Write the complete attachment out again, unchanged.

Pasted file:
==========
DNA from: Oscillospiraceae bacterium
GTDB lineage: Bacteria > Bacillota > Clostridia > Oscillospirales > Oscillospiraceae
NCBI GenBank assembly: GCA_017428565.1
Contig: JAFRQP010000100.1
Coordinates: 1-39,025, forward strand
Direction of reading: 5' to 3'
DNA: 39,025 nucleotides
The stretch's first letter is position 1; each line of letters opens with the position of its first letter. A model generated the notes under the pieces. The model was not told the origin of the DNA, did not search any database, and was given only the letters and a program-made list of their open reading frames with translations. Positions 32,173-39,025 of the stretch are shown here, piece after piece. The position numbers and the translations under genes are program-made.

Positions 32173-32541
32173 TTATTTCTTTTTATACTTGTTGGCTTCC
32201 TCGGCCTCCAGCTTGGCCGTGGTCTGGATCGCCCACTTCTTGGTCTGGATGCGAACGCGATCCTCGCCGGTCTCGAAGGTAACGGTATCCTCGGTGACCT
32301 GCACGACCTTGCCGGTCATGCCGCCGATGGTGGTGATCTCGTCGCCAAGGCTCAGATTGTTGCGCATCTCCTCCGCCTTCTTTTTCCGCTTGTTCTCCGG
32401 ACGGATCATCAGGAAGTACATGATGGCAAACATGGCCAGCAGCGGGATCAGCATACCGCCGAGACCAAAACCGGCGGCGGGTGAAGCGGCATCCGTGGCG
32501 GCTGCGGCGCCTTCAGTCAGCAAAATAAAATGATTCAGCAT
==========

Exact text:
DNA from: Oscillospiraceae bacterium
GTDB lineage: Bacteria > Bacillota > Clostridia > Oscillospirales > Oscillospiraceae
NCBI GenBank assembly: GCA_017428565.1
Contig: JAFRQP010000100.1
Coordinates: 1-39,025, forward strand
Direction of reading: 5' to 3'
DNA: 39,025 nucleotides
The stretch's first letter is position 1; each line of letters opens with the position of its first letter. A model generated the notes under the pieces. The model was not told the origin of the DNA, did not search any database, and was given only the letters and a program-made list of their open reading frames with translations. Positions 32,173-39,025 of the stretch are shown here, piece after piece. The position numbers and the translations under genes are program-made.

Positions 32173-32541
32173 TTATTTCTTTTTATACTTGTTGGCTTCC
32201 TCGGCCTCCAGCTTGGCCGTGGTCTGGATCGCCCACTTCTTGGTCTGGATGCGAACGCGATCCTCGCCGGTCTCGAAGGTAACGGTATCCTCGGTGACCT
32301 GCACGACCTTGCCGGTCATGCCGCCGATGGTGGTGATCTCGTCGCCAAGGCTCAGATTGTTGCGCATCTCCTCCGCCTTCTTTTTCCGCTTGTTCTCCGG
32401 ACGGATCATCAGGAAGTACATGATGGCAAACATGGCCAGCAGCGGGATCAGCATACCGCCGAGACCAAAACCGGCGGCGGGTGAAGCGGCATCCGTGGCG
32501 GCTGCGGCGCCTTCAGTCAGCAAAATAAAATGATTCAGCAT